Dehydrated Orange Slices Preserving Recipes Orange January [Read more...]

Food Porn – a few beautiful sites

It’s early on a Saturday morning.  Grab a cup of coffee, sit back and flip through some of these sites – they are low on text and high on great photos.  Let your brain wake up slowly – get your hunger going faster:

Food Porn Daily
Food Gawker
Slashfood Flickr Pool
Food Porn Group on Flickr

Happy Saturday!

Fledgling Wine – drinking our way to others literacy

It was way back in May that we posted about Crushpad – a SanFrancisco based company that allowed people to make their own wine – at up to $10,000 a barrel.  Crushpad bills itself as a winery for hire – you buy a wine by the barrel and are involved in every step of the making of the wine, all guided by them.  They will also guide you through the process of selling your wine as well.  The grapes are grown or purchased from the best wineries in California and you are presented many options to create exactly what you want.

A founder of Twitter (Biz Stone), the founder of Crushpad (Michael Brill) and charity Room to Read (founded by John Wood) have teamed up to create Fledgling Wine – a wine company which donates $5 a bottle to Room to Read.  Mr. Brill claims this wine is identical to bottles which sell for $50 by big named wineries and that this project is retailing them (through prepurchase) for $20.

As you’ll see in the accompanying video, Room to Read is trying to reduce poverty through increasing Literacy in the 3rd world.  Their goal is to touch 10 million kids by the year 2020.

The following video introduces Fledling Wine in less than 2 minutes:

You can

Chef Lynn Crawford opening new restaurant in Leslieville (Toronto)

Although many are talking about Lynn Crawford coming to the east end, there doesn’t seem to be a lot written about it yet.  Being that her new restaurant will be closer than the distance we walk for four trips of laundry, we are a tad excited.

The many reasons you may recognize her name:

  • Former Executive Chef, Four Seasons, New York
  • Former Executive Chef, Four Seasons, Toronto
  • The only female executive chef in the four seasons (at the time) – in all of their 70 restaurants worldwide
  • Food Network Canada – Restaurant Makeover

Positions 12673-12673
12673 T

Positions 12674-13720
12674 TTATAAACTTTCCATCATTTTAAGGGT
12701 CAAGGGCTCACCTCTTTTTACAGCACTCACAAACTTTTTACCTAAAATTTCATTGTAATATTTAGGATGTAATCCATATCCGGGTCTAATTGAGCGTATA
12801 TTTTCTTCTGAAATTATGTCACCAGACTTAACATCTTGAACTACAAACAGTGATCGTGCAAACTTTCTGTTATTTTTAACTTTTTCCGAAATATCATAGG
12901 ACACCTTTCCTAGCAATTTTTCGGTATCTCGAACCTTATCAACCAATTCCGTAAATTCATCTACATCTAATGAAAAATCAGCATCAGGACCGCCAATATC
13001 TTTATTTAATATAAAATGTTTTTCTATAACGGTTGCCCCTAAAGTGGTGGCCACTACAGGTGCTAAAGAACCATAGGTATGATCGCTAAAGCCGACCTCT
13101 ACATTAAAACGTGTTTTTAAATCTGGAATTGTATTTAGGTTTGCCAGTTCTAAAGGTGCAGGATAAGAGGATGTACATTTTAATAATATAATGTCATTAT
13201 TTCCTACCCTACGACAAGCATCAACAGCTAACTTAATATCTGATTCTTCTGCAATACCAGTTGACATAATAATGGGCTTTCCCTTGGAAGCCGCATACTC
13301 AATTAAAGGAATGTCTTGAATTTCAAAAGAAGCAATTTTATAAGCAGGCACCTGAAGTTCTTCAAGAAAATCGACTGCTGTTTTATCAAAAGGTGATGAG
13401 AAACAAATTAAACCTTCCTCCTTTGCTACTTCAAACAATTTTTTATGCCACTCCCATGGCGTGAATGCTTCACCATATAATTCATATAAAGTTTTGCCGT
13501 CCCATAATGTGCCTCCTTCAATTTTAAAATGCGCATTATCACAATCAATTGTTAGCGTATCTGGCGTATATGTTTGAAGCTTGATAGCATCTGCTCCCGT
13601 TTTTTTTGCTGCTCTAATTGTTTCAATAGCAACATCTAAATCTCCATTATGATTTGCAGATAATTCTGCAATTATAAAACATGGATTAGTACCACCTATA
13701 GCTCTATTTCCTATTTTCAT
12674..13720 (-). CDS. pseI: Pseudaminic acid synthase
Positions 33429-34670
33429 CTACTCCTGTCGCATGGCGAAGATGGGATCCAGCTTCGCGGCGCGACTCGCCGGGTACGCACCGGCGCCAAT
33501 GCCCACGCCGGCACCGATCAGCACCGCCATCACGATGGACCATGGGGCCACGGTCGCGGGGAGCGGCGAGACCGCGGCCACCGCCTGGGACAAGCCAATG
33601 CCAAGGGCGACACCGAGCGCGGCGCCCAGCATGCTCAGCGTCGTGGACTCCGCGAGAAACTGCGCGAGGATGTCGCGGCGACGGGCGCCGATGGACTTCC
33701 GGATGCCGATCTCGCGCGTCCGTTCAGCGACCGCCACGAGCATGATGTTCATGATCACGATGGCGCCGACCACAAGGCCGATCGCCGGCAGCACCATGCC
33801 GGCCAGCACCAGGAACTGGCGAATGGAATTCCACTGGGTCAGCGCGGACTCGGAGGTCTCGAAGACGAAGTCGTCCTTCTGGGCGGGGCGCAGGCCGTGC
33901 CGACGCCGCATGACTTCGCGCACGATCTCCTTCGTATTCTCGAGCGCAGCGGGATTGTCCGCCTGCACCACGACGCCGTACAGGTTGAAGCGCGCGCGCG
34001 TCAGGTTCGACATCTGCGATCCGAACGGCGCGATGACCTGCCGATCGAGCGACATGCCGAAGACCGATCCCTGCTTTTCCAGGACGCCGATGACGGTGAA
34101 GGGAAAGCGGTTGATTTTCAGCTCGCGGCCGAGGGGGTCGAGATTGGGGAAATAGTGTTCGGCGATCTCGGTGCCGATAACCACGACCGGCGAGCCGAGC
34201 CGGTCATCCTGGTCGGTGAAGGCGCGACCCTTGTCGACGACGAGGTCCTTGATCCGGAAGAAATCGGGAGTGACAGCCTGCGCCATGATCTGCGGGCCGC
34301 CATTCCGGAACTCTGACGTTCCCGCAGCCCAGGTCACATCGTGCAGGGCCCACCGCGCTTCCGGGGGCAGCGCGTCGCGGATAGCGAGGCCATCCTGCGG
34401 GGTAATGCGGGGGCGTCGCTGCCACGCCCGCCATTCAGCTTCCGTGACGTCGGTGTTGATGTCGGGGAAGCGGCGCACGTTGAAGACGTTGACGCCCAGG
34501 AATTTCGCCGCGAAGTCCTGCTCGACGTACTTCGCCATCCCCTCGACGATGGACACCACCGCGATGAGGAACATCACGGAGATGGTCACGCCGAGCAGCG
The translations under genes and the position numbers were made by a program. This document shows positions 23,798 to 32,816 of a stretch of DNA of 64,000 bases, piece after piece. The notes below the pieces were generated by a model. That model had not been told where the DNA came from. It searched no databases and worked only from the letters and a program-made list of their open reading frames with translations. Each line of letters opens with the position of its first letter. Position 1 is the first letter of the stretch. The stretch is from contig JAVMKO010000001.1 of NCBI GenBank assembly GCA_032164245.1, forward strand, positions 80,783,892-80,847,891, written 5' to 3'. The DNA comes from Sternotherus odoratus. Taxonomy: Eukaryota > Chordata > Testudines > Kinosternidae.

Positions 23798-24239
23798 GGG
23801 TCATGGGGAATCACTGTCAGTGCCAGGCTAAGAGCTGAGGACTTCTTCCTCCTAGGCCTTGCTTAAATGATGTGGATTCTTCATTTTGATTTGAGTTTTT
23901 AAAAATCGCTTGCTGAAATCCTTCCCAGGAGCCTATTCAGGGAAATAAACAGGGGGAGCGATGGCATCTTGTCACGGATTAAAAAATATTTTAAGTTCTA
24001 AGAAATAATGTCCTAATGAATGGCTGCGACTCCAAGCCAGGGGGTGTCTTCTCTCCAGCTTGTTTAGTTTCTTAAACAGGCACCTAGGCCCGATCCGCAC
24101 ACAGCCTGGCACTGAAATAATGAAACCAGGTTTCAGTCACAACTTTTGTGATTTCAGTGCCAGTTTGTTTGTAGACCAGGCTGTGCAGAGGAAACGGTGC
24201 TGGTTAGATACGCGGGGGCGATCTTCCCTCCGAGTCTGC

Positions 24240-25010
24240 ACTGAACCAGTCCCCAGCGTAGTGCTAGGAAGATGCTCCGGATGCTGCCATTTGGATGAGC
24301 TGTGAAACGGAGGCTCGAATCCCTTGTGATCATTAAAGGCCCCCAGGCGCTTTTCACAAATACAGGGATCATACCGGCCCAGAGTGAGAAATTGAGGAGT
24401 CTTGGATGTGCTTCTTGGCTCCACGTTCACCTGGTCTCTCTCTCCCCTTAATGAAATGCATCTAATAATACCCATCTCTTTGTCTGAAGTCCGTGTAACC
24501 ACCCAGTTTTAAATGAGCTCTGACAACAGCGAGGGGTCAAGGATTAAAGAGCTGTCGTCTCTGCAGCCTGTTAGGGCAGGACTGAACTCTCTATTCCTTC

• Food Network – Iron Chef America (Battle Peanut with Bobby Flay.  She lost by 2 but beat him in the plating category)
  • She has been an executive chef since 1994.

She, along with Cherie Stinson (of Restaurant Makeover and renowned design firm Yabu Pushelberg) and Cherie’s husband Joey Skeir will manage the front of house.

Regular commenter of WellPreserved (and dear friend) Kerry heard an interview with Chef Crawford yesterday where she announced the name for the first time – Ruby Watchco (Watcjko?).  It is expected to open by March.

It’s an exciting prospect for the neighborhood.  It sounds like there will be a focus on local and seasonal – we are waiting with much excitement for more news and will share when we do.

Dehydrated Apple Slices – trying out the dehydrator

The first batch of dehydrating is complete.  I couldn’t resist starting with the simple apple – after all my earliest memories of eating dried food were apple chips.  This was a frequent snack while hiking in Boy Scouts.

Dehydrated Apple Slices   trying out the dehydrator Preserving Recipes January Apple [Read more...]

Cheap Tuesday Gourmet – Liver, Onions, Bacon, Mushrooms and brussel sprouts

First off, I promise a vegetarian option next week.

Liver and Onions was a meal I grew up on – it never excited me a whole lot to hear that it was cooking but my Father always did such an amazing job of it and I found myself loving it when I pushed myself to eat it.  It’s certainly not a daily dish (in fact it’s less than yearly) but it’s something few cook and it’s full of flavor and is actually a tasty, hearty meal.

Even after picking his brain tonight I didn’t live up to his legend but we came close…

Cheap Tuesday Gourmet   Liver, Onions, Bacon, Mushrooms and brussel sprouts Liver January Cooking Recipes Cheap Tuesday Gourmet [Read more...]